The clear differences between the two remain obvious even when they agree to combine forces. For example, Gordon is shown hesitating
to leave Kane behind as a trio of super-villains threaten, and that's despite the fact that their agreed strategy demands that she does exactly that. "We have this! Go!", shouts Batwoman, and we can see that these two would baffle and irritate each other if they were forced to spent too much time in the field together. Where Gordon puts compassion above nearly everything else, Kane reveres efficiency in the name of a necessary cause. To Kane, Gordon's concern is a mark of a dangerously inefficient approach, and even a moments delay to express concern might have catastrophic consequences. It's a point that Simone establishes concisely in a single panel - see above - and again, it's an example of how she can define aspects of character without slowing up the forward momentum of the plot.
Yet, since Batwoman's fierce focus comes combined with such an admirable sense of discipline and honesty, it's quite impossible to regard her as the lesser of the two. Simone's purpose, it seems, isn't to suggest that either Batgirl or Batwoman is the better person, or the more estimable superhero. Instead, each is established as a formidable prospect, and their choices reflect quite distinct points of view rather than any overall practical or ethical superiority. Though Kane does seem far more self-contained and stand-offish, she also bears no grudges, plays no games, and never thinks twice about working with the women she's so recently suspected of ill-doing. Similarly, Gordon's willingness to accept without returning Kane's blows in the name of the greater good might make her seem less formidable in a physical if not moral and practical context. But Simone undercuts any sense of Batgirl being the weaker of the two through a variety of strategies, including that of having Gordon ready at any moment to begin the fight with Kane again on her own terms if that's necessary. There's nothing starry-eyed and naive about the ceasefire she negotiates, given that she's holding a Bat-a-rang behind her back in case negotiation fails to achieves her ends. She abandoned the brawl because it placed in danger the people she longs to help, but fighting itself is a necessary evil that she'll embrace if she has to. (Of course, it's also Batgirl who stands alone against three super-villains later in the tale so as to adequately bait a trap, a fact that again establishes that discretion on her part really is the better part of valour, rather than an alternative to it.)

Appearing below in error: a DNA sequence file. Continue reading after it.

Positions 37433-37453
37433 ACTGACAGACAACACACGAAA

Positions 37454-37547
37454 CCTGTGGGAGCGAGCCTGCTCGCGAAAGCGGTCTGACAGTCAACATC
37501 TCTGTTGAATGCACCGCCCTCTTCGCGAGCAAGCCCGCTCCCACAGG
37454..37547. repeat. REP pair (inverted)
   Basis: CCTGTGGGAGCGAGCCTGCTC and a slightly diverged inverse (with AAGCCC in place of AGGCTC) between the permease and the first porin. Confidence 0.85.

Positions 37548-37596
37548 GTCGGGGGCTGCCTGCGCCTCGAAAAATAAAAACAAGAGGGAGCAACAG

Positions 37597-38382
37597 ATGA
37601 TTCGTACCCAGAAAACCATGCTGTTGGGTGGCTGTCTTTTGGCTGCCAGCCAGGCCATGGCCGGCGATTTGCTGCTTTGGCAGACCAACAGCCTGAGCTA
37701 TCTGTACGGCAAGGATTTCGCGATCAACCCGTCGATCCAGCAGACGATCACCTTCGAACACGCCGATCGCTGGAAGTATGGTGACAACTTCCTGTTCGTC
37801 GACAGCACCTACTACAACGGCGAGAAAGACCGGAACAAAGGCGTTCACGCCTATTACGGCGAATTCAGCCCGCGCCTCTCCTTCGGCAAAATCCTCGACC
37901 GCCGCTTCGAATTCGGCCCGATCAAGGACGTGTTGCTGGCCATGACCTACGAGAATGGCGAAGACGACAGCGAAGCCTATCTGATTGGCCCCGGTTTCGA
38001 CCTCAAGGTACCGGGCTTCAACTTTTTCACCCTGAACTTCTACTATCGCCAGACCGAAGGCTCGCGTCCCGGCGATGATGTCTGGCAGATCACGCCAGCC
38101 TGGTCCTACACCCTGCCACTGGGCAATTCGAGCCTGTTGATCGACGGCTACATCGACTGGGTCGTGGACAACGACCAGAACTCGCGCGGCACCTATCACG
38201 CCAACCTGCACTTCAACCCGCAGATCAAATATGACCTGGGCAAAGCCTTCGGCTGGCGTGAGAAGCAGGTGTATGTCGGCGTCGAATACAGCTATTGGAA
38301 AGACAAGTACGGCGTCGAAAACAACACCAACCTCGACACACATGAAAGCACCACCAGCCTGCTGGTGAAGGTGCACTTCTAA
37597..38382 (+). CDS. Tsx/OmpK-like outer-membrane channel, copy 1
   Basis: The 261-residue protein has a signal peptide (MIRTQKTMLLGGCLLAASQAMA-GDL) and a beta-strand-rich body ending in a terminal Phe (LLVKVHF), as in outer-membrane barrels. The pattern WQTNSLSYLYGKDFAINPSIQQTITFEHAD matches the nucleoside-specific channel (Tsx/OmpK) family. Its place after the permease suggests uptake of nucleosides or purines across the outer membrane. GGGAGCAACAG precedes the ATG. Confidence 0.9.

Time and time again, the strength and limitations of each character's approach are sketched out, and in what's actually a remarkably small number of pages for the mass of information that's delivered. Instead of offering two-dimensional caricatures from which one can be chosen as "the best" or "the nicest" or "the toughest", Simone presents us with two superheroes whose skills and mind-sets leave both seeming as capable and as interesting and as different as the other.
What was the point of the team-up, asked some reviewers and commentors, when supposedly so little happened and so little was achieved? What did Batwoman add to this comic at all? The mind - to use a phrase that's rarely entirely appropriate - boggles.
If you've a moment a kill, you can find the second part of this here;